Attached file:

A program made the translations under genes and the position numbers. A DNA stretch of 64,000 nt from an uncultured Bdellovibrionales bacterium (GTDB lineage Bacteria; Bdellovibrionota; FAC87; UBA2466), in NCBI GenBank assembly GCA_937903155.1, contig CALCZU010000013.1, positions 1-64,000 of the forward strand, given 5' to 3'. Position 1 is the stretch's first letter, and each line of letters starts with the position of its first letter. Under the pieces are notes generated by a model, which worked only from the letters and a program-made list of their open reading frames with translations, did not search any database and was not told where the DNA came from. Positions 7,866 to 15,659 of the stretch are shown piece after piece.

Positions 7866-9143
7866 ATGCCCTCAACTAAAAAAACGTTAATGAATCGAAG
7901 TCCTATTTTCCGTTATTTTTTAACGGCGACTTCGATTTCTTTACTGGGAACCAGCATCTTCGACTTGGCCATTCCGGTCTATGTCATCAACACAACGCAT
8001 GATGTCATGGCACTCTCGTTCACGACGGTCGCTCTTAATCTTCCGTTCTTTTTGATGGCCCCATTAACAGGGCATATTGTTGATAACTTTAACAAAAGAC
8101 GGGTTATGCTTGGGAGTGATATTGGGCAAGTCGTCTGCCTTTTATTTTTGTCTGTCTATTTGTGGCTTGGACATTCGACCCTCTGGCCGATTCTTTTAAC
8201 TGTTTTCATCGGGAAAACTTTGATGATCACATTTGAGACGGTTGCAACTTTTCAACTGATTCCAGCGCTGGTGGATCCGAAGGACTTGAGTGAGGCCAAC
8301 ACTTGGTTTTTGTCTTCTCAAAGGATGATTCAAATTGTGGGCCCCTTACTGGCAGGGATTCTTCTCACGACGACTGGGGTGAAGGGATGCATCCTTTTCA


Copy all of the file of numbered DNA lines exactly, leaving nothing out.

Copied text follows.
A program made the translations under genes and the position numbers. A DNA stretch of 64,000 nt from an uncultured Bdellovibrionales bacterium (GTDB lineage Bacteria; Bdellovibrionota; FAC87; UBA2466), in NCBI GenBank assembly GCA_937903155.1, contig CALCZU010000013.1, positions 1-64,000 of the forward strand, given 5' to 3'. Position 1 is the stretch's first letter, and each line of letters starts with the position of its first letter. Under the pieces are notes generated by a model, which worked only from the letters and a program-made list of their open reading frames with translations, did not search any database and was not told where the DNA came from. Positions 7,866 to 15,659 of the stretch are shown piece after piece.

Positions 7866-9143
7866 ATGCCCTCAACTAAAAAAACGTTAATGAATCGAAG
7901 TCCTATTTTCCGTTATTTTTTAACGGCGACTTCGATTTCTTTACTGGGAACCAGCATCTTCGACTTGGCCATTCCGGTCTATGTCATCAACACAACGCAT
8001 GATGTCATGGCACTCTCGTTCACGACGGTCGCTCTTAATCTTCCGTTCTTTTTGATGGCCCCATTAACAGGGCATATTGTTGATAACTTTAACAAAAGAC
8101 GGGTTATGCTTGGGAGTGATATTGGGCAAGTCGTCTGCCTTTTATTTTTGTCTGTCTATTTGTGGCTTGGACATTCGACCCTCTGGCCGATTCTTTTAAC
8201 TGTTTTCATCGGGAAAACTTTGATGATCACATTTGAGACGGTTGCAACTTTTCAACTGATTCCAGCGCTGGTGGATCCGAAGGACTTGAGTGAGGCCAAC
8301 ACTTGGTTTTTGTCTTCTCAAAGGATGATTCAAATTGTGGGCCCCTTACTGGCAGGGATTCTTCTCACGACGACTGGGGTGAAGGGATGCATCCTTTTCA